# Obtaining a larger group from a given group

• Mar 12th 2011, 10:51 AM
kalyanram
Obtaining a larger group from a given group
[Excerpt from Topics in Abstract Algebra Second Edition by I.N.Herstein pg 69]

This is what Herstein talks of verbatim:

Generally, if $G$ is a group, $T$ an automorphism of order $r$ of $G$ which is not an inner automorphism, pick a symbol $x$ and consider all elements $x^ig$, $i= 0, \pm1, \pm2,.... g \in G$ subject to $x^ig = x^i^'$ $g^'$ if and only if $i \equiv i^'$ $mod r$, $g = g^'$ and $x^{-1}g^{i}x = gT^{i} \forall i$. This way we obtain a larger group $\{G,T\}$ and $\{G,T\}/G \approx$ group generated by $T =$cyclic group of order $r$.

I have the following questions
1. What is the nature of the "a larger group $\{G,T\}$" under discussion I mean the nature of the elements the operation.
2. As I understand this symbol $x$ that Herestein talks of abides to the binary operation of $G$. Correct?
3. Is it correct to assume that $x^r = e$ where $e$ is the identity element.
4. I have difficulty imagining $G$ in $\{G,T\}$ but I guess I will come to that once I am clear on the behavior of $\{G,T\}$ as a group.

~Kalyan.
• Mar 12th 2011, 03:48 PM
Tinyboss
Does $gT^i$ mean the image of g under i iterations of T? If so, are you sure it's not supposed to be $x^{-i}gx^i=gT^i$?
• Mar 12th 2011, 07:22 PM
kalyanram
Hi Tiny,
Yes $gT^i$ stands for applying $T$ iteratively $i$ times on $g$. I do agree that this notation is confusing. In fact if we take $i=1$ we end up with $x^{-1}gx = gT$ and on iteratively applying $T-i$times on g we do get $x^{-i}gx^{i} = gT^i$.

Here is a note I tried checking this section in Topics in Abstract Algebra by I.N.Herestein 3rd edition (edited by Barbara Cortzen and David J.Winter) and its omitted entirely. The preface does mention "certain typographical errors and notation inconsistencies in 2nd edition" probably it could be due to that. However the paragraph I have typed in is exactly same as it appears in the 2nd edition.
• Mar 13th 2011, 04:19 AM
Opalg
Quote:

Originally Posted by kalyanram
[Excerpt from Topics in Abstract Algebra Second Edition by I.N.Herstein pg 69]

This is what Herstein talks of verbatim:

Generally, if $G$ is a group, $T$ an automorphism of order $r$ of $G$ which is not an inner automorphism, pick a symbol $x$ and consider all elements $x^ig$, $i= 0, \pm1, \pm2,.... g \in G$ subject to $x^ig = x^i^'$ $g^'$ if and only if $i \equiv i^'$ $mod r$, $g = g^'$ and $x^{-1}g^{i}x = gT^{i} \forall i$. This way we obtain a larger group $\{G,T\}$ and $\{G,T\}/G \approx$ group generated by $T =$cyclic group of order $r$.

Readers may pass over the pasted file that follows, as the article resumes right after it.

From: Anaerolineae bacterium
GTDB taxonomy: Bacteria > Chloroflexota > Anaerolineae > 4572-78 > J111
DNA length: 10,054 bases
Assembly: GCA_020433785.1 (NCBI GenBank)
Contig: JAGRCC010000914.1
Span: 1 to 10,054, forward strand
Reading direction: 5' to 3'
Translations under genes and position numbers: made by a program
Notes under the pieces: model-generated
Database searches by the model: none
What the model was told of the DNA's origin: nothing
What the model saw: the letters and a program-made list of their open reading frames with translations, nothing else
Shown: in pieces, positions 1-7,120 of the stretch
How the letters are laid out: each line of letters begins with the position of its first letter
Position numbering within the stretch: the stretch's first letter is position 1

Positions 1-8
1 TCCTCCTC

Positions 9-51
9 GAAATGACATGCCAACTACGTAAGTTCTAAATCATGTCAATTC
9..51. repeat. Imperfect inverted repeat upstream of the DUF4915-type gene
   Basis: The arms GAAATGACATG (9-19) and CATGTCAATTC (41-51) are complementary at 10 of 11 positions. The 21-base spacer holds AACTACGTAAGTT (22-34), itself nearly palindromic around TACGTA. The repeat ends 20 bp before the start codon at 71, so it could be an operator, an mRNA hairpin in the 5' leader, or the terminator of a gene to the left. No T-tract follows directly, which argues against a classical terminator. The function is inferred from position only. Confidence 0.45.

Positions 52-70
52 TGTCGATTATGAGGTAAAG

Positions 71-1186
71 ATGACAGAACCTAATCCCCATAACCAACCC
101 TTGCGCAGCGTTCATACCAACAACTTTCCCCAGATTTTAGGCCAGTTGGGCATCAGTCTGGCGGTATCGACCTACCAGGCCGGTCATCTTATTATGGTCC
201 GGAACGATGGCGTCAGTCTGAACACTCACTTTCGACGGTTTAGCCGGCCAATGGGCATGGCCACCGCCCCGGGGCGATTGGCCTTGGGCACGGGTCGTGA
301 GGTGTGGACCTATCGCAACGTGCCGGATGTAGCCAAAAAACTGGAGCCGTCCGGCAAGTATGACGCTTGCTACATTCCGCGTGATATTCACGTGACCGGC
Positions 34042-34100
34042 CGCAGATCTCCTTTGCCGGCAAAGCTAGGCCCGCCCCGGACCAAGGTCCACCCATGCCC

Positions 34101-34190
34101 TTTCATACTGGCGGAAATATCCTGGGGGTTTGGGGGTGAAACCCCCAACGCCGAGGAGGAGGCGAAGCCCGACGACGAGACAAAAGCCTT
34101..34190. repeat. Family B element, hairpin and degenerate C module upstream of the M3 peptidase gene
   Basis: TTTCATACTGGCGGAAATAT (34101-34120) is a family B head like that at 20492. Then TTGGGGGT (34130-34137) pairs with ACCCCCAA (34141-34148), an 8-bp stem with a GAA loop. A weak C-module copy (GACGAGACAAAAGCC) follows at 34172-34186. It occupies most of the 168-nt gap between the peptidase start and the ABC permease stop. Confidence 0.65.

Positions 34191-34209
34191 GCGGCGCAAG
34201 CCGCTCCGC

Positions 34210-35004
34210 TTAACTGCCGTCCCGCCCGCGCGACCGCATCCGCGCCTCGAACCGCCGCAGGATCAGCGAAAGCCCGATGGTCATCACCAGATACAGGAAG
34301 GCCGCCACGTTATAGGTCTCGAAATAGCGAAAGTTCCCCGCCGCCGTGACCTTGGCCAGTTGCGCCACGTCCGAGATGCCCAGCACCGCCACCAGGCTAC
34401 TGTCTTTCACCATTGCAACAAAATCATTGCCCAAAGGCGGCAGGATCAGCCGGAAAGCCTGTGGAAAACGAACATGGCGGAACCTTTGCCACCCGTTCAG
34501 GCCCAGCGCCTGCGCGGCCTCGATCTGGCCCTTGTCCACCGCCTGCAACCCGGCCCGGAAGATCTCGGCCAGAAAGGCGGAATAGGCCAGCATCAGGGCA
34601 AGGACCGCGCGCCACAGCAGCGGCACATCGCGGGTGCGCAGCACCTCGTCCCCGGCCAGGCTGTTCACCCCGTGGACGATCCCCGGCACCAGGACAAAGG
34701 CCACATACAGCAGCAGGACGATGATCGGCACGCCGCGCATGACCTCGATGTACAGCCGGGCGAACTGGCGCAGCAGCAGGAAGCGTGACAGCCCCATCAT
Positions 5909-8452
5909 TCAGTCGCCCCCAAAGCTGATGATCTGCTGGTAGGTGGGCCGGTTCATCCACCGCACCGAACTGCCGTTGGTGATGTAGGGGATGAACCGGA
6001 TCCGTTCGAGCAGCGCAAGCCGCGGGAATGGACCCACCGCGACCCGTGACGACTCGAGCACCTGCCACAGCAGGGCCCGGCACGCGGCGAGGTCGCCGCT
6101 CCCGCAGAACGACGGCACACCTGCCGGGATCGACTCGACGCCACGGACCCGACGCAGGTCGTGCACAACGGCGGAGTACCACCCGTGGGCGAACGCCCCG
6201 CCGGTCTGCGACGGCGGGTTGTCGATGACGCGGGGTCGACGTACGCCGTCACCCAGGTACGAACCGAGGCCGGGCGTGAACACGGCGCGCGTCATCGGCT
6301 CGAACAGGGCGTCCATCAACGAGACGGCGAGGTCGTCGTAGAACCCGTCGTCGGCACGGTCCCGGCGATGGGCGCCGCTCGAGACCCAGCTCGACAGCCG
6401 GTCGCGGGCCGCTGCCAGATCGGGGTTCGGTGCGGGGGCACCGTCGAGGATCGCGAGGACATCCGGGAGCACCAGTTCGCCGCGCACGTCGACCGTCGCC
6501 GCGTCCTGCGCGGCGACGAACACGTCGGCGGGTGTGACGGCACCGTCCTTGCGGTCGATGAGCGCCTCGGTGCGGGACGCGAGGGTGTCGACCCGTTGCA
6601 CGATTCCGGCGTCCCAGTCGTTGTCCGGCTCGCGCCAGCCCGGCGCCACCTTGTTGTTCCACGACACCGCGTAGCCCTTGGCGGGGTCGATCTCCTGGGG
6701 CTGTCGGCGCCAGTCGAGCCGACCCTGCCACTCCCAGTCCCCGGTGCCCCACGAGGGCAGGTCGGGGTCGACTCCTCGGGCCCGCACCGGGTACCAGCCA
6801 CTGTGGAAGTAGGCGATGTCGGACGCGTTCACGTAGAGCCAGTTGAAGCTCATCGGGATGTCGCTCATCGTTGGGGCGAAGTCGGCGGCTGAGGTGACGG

I have the following questions
1. What is the nature of the "a larger group $\{G,T\}$" under discussion I mean the nature of the elements the operation.
2. As I understand this symbol $x$ that Herestein talks of abides to the binary operation of $G$. Correct?
3. Is it correct to assume that $x^r = e$ where $e$ is the identity element.
4. I have difficulty imagining $G$ in $\{G,T\}$ but I guess I will come to that once I am clear on the behavior of $\{G,T\}$ as a group.

This is a description of one way to construct the semidirect product $G\rtimes_T\mathbb{Z}_r$ of G by the action of $\mathbb{Z}_r$ induced by the automorphism T.

A more concrete way to make this construction is to say that $G\rtimes_T\mathbb{Z}_r$ consists of pairs $(g,i)\in G\times \mathbb{Z}_r$, with the group operation defined by $\boxed{(g,i)*(h,j) = ((gT^j)h,i\mathbin{\dot+}j)}$ (where the dotted plus means addition mod r).

In this construction, you can identify G with the (normal) subgroup $\{(g,0): g\in G\}$. The connection with Herstein's construction is that $x^i$ corresponds to the element $(e,i)$, where e is the identity element of G.

The purpose of this construction is that given the group G and the (outer) automorphism T, it embeds G in the larger group $G\rtimes_T\mathbb{Z}_r$, in which the automorphism becomes inner (because $(gT,0) = (e,-1)(g,0)(e,1)$, or in Herstein's notation $gT = x^{-1}gx$).
• Mar 14th 2011, 11:32 AM
kalyanram
Hi Oplag,
Thanks for the reply it has at least opened a new dimension to think on. I am not able to grasp what you said completely as of now as I have a little understanding of direct products and semi direct product of a group. I will ping you again once I am clear on this.

Kalyan.